Middle East hotel sector endures challenging but encouraging year
Middle East hotels across the region reported an average increase in revenue per available room (revpar) of 5.2 percent over 2001 levels. A 5.5 percent increase in occupancy was offset by a 0.3 percent fall in average room rates, as hoteliers sought to discount rates to stimulate demand in tough trading conditions, reported Deloitte & Touche .
Still reeling from the recession of 2001 and the changing travel patterns following the events of September 11, hotel performance in the Middle East and Africa indicates that 2002 was a challenging year for the hotel industry across the region In North Africa the overall revpar declined 3.3 percent over 2001 levels. Despite a 5.1 percent increase in occupancy, average room rates fell eight percent as hoteliers discounted rates in order to stimulate demand.
According to a HotelBenchmark Survey most countries within the Middle East managed to improve revpar during 2002 with four markets reporting double-digit growth. Of the 28 markets monitored on the survey nearly 60 percent managed to improve revpar during these difficult times. Kuwait and Beirut were the region’s star performers reporting increases in revpar of over 19 percent.
Bahrain and Riyadh also reported double-digit revpar growth of 10 percent. The increase in revpar was generally driven by a growth in occupancy rather than an improvement in average rate. Hotels on Jumeirah Beach Dubai enjoyed the highest revpar in the region for a fourth year in succession at $121, up 8.5 percent. Occupancy levels have recovered to 2000 levels although the average rate is still under pressure with rates an average of seven dollarslower than those achieved in 2000.
The absence of any new additions to supply during 2002 helped support the 7.9 percent recovery in occupancy levels. Encouragingly, the five-star sector on Jumeirah Beach has consistently increased its performance in terms of revpar, despite the addition of nearly 1,100 five-star rooms in the last five years. Hotels in the city center also experienced strong demand growth during 2002 with occupancy increasing 8.7 percent. This performance was all the more encouraging given the addition of the 393-room Fairmont hotel to the market.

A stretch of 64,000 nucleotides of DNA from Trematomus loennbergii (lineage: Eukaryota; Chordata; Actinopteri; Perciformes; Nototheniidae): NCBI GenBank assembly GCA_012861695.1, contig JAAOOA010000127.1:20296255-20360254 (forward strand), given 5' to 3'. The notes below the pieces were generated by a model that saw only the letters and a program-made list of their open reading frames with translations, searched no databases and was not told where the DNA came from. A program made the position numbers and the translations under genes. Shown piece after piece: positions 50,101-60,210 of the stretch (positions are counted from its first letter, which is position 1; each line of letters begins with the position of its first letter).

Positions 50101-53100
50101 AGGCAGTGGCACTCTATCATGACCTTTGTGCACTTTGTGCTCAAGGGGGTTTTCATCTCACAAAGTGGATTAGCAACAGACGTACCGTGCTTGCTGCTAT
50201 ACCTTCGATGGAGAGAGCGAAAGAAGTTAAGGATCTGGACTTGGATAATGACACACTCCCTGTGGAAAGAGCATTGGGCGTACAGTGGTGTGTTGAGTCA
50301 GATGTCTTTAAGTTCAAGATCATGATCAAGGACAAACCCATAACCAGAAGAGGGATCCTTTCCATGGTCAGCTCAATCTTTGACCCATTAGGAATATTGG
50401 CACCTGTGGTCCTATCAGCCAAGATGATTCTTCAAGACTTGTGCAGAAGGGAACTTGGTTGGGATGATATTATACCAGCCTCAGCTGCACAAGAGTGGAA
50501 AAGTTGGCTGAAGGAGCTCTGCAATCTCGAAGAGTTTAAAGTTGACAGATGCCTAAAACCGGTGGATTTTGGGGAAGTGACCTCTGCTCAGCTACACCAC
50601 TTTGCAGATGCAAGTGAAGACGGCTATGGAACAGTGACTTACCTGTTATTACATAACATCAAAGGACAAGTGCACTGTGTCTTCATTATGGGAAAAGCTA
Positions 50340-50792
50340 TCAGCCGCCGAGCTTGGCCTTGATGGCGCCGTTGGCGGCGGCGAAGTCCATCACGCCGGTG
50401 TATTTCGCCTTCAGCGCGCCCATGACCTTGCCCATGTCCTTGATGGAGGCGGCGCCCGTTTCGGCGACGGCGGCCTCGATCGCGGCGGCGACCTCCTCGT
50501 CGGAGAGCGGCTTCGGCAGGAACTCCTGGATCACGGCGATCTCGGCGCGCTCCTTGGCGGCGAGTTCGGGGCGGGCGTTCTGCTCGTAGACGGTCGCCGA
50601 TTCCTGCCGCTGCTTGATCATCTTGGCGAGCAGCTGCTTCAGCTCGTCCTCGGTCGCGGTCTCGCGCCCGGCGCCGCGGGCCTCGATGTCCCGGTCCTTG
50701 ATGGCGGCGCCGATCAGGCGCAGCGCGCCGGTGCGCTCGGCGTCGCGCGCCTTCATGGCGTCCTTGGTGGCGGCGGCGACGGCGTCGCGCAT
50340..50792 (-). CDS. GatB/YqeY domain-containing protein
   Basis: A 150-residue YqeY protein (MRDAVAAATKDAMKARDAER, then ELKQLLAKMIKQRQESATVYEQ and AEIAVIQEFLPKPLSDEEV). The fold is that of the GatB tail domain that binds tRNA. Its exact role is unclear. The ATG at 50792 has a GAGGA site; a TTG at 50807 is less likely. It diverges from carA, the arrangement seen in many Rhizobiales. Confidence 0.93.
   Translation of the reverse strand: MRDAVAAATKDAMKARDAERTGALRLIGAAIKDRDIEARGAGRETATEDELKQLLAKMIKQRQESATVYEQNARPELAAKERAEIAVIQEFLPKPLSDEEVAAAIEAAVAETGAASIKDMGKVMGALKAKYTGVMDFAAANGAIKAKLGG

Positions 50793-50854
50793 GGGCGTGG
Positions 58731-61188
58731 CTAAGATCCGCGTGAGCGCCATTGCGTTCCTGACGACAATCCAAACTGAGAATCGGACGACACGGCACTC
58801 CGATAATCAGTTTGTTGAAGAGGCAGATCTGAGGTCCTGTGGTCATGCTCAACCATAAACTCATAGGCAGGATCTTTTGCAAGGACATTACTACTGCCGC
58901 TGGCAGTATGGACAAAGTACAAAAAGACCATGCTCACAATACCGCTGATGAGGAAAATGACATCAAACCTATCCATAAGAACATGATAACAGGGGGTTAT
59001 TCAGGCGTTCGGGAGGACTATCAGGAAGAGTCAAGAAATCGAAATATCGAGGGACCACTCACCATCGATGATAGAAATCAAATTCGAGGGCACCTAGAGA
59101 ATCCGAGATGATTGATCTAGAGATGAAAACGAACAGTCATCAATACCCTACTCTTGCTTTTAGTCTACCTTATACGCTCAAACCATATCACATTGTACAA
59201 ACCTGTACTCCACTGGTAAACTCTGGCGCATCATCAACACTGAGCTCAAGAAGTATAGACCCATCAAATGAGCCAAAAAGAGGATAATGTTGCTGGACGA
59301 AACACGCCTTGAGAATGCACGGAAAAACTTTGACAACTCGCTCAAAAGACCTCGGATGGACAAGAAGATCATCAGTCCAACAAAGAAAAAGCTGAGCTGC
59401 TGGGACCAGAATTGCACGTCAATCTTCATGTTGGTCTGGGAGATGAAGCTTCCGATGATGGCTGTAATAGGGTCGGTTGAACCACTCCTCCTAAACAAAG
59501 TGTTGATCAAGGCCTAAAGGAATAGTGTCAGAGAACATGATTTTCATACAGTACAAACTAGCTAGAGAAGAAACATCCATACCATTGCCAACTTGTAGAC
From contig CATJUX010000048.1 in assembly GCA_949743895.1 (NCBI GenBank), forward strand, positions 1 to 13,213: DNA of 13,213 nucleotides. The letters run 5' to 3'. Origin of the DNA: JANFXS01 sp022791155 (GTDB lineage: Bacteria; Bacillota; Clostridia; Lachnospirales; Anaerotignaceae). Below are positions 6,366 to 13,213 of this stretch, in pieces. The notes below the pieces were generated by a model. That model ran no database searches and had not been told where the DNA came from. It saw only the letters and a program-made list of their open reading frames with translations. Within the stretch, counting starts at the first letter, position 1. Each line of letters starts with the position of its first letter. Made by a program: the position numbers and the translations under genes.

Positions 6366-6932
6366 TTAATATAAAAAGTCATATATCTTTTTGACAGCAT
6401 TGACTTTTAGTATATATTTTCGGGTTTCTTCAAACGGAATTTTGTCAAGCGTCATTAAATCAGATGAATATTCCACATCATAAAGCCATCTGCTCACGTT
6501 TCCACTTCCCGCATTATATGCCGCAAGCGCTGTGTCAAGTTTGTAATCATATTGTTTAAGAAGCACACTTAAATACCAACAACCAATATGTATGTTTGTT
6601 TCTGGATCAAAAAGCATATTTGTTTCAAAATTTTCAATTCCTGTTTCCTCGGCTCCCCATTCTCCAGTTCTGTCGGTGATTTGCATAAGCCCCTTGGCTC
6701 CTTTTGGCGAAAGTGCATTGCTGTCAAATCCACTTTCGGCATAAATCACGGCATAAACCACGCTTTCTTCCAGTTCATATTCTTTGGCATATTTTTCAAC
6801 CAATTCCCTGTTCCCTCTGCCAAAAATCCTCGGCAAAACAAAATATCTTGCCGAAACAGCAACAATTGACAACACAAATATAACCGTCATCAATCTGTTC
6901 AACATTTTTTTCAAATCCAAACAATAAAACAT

Hotels in Egypt came under significant pressure during 2002 with revpar falling 13.6 percent in US dollar terms. Unlike many other Middle Eastern countries the Egyptian pound is not linked to the US dollar and so exchange rate differentials hampered performance, as in local currency Egyptian hotels managed to curtail the decline in revpar to just 0.6 percent.
The performance in Egypt has not recovered since the events of September 11. Although the occupancies in most markets have been stable, the average rate in US dollar terms has declined as many hotels contracted competitive rates with the European tour operators anticipating reduced visitations in the aftermath of the attacks on the World Trade Center.
Luxor reported a 21.3 percent decline in the average rate for 2002 whilst the decline in Cairo was 20.6 percent and in Hurghada 15.1 percent. Although hotels in Sharm El-Sheikh experienced a fall in average room rate of 14.5 percent, this was offset by a 22.4 percent improvement in occupancy, so leaving the city with positive revPAR growth for the year.
"Given the tough trading conditions during 2002 - with the three major global economies spluttering and the consequences of the US corporate accounting scandals, the industry had much to focus on in the early part of the year,” said director of travel, tourism and leisure at Deloitte & Touche, Julia Felton.
“Despite an overall 10.6 percent increase in international tourism arrivals to the region during 2002, the industry had to adapt to changing demand patterns as corporate demand dwindled and was replaced by lower-rated leisure demand. This put average room rates under pressure as hoteliers sought to adjust to this shift in business mix. The first three months of 2003 have also been tough with revpar falling 22.9 percent in March as many travelers opted to defer travel plans until a resolution in Iraq was evident”. — (menareport.com)
© 2003 Mena Report (www.menareport.com)